We concentrate as a nation, more than ever these days, on our formal education, in school, college, and university. Yet in a lifetime we probably learn more on our own, outside the system, large and little things, from matters of taste, in our recr [...]
The City College of New York (CCNY), now the City University of New York (CUNY), for decades has been put forward by proponents of free higher education in this country as a golden center of learning. "The poor man's Harvard," it was considered. Th [...]
For several years now I've been reading fewer books, from start to finish, that is. Not that my reading has diminished. If anything, I'm reading more now, more words certainly, every day, every week, daily and Sunday newspapers, weeklies, fortnight [...]
In introducing his less than admiring review of Ernest Hemingway's Across the River and Into the Trees, in The New York Times Book Review, John O'Hara referred to him as the greatest writer since Shakespeare. O'Hara wasn't simply being contrarian; I' [...]
Booknotes: Life Stories, Notable Biographers an the People Who Shaped America. Interviews by Brian Lamb. Times Books.$27.50 cloth, $17.00 paper.
For decades now, as Hollywood films and commercial television have come to dominate our non-athleti [...]
The Rise and Fall of English. By Robert Scholes. Yale. $25. 00 cloth, $10.95 paper.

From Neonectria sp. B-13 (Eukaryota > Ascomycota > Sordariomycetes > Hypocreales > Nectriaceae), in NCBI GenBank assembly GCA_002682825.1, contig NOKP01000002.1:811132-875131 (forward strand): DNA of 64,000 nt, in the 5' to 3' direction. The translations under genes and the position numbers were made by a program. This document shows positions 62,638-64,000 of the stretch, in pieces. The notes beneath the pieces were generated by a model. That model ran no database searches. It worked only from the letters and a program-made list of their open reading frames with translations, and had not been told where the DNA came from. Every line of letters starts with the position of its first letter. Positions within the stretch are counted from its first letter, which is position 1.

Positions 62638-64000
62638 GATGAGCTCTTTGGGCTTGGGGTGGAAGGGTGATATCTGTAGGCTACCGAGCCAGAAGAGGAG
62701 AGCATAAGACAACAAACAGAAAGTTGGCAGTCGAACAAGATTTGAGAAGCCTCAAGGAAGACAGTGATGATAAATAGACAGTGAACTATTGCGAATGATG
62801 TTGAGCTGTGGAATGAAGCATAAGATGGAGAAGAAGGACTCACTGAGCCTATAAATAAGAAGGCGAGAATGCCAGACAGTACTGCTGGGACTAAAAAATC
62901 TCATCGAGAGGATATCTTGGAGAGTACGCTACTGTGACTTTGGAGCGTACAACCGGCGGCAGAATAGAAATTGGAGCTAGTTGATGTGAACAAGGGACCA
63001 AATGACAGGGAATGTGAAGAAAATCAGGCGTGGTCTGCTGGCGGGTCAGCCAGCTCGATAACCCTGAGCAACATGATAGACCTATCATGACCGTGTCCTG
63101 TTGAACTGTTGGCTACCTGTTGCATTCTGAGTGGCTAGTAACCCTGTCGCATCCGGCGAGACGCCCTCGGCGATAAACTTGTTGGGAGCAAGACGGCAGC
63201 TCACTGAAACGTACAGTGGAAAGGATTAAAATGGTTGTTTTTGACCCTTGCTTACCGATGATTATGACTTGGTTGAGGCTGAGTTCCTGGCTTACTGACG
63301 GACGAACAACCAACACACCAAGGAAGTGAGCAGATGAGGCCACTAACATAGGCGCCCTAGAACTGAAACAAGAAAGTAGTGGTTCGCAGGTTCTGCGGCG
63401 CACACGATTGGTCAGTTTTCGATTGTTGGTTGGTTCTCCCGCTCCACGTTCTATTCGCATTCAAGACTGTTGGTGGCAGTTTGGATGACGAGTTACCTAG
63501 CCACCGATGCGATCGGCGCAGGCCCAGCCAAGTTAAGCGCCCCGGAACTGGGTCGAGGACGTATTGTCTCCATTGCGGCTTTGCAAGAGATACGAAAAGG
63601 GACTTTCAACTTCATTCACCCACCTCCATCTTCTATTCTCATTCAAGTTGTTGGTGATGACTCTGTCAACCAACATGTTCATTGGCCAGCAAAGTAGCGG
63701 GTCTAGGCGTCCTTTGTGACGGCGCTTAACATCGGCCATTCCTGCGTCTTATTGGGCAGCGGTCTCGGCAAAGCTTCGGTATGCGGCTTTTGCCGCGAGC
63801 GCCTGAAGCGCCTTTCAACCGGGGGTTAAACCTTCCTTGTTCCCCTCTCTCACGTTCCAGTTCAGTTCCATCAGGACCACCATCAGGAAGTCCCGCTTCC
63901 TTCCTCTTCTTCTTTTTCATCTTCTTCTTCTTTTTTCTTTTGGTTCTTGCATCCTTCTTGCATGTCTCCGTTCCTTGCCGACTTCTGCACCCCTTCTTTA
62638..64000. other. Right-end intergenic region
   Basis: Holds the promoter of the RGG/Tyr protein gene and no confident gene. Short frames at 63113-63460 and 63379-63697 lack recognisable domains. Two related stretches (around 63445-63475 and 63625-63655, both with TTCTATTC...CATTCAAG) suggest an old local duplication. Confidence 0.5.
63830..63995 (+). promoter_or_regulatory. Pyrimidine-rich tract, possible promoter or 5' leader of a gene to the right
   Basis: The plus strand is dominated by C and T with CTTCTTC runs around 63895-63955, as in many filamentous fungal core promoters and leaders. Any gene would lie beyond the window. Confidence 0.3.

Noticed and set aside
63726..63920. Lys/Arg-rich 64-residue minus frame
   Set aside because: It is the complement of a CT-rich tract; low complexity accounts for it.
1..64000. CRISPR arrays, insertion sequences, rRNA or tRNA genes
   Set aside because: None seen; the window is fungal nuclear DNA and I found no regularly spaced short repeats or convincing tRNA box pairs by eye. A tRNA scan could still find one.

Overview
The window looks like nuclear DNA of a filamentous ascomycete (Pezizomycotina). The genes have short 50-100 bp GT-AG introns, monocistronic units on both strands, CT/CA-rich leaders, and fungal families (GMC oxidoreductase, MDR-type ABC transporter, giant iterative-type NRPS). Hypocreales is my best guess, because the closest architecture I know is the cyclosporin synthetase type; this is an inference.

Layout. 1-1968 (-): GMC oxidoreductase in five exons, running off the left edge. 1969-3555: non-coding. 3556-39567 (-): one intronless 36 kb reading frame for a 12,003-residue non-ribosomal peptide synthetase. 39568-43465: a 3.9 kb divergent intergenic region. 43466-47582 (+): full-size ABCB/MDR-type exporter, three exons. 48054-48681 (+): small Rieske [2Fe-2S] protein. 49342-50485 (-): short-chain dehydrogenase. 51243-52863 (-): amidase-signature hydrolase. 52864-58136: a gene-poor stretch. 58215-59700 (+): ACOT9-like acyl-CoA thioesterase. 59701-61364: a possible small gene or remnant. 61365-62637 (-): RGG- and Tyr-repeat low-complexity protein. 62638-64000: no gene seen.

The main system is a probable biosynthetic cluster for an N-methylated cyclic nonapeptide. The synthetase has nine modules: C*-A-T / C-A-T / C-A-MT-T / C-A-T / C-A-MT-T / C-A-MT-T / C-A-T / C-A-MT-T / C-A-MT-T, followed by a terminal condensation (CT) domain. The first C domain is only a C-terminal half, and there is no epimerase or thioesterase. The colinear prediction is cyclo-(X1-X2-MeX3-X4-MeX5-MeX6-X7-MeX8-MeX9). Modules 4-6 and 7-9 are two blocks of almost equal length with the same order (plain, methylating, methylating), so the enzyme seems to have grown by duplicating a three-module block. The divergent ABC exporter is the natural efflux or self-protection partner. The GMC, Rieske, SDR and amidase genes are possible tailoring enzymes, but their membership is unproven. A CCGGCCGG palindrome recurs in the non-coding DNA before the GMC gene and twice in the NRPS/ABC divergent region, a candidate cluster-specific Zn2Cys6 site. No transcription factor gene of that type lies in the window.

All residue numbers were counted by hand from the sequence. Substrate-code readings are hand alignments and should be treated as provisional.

It is tempting to say at once that this small treasure of a book should be read by every past, present, and future professor of English and by every college and un [...]
We commonly think of the essay as inferior to drama, fiction, or poetry. True, traditional anthologies of American and English literature put a "great" author's essays with his poems, as with Dryden or Eliot, or, if he is known only for his essays, l [...]
Charlie Van Doren, the hero-villain of the movie Quiz Show and for a good while a national icon of television fans in the 50's, and I were in Miss Marjorie Nicolson's seminar on 17th-century English literature at Columbia University in postwar New [...]
In our recent cultural history, poetry has had as many ups and downs as the stock market. Prominent urban newspapers, like The Los Angeles Times and The Houston Post no longer review books of poems. Joseph Epstein, editor of The American Scholar, a [...]
Most of us in the academic world were brought up to believe that originality was the supreme virtue. We looked on plagiarism as the primal sin, as little short of a fall from grace. Proof of plagiarism used to end professorial careers and warrant [...]
In 1674, the the last year of his life, John Milton translated from the Latin what might be described today as a press release by a foreign power, Poland. It announced the election of John Sobieski as the country's new king. The document did not c [...]
Summer session is one of the smaller academic territories. It used to be limited to a handful of obsessive or otherwise needy students and professors, most driven by some imperative never to let any period go unproductive of credit or cash. On the [...]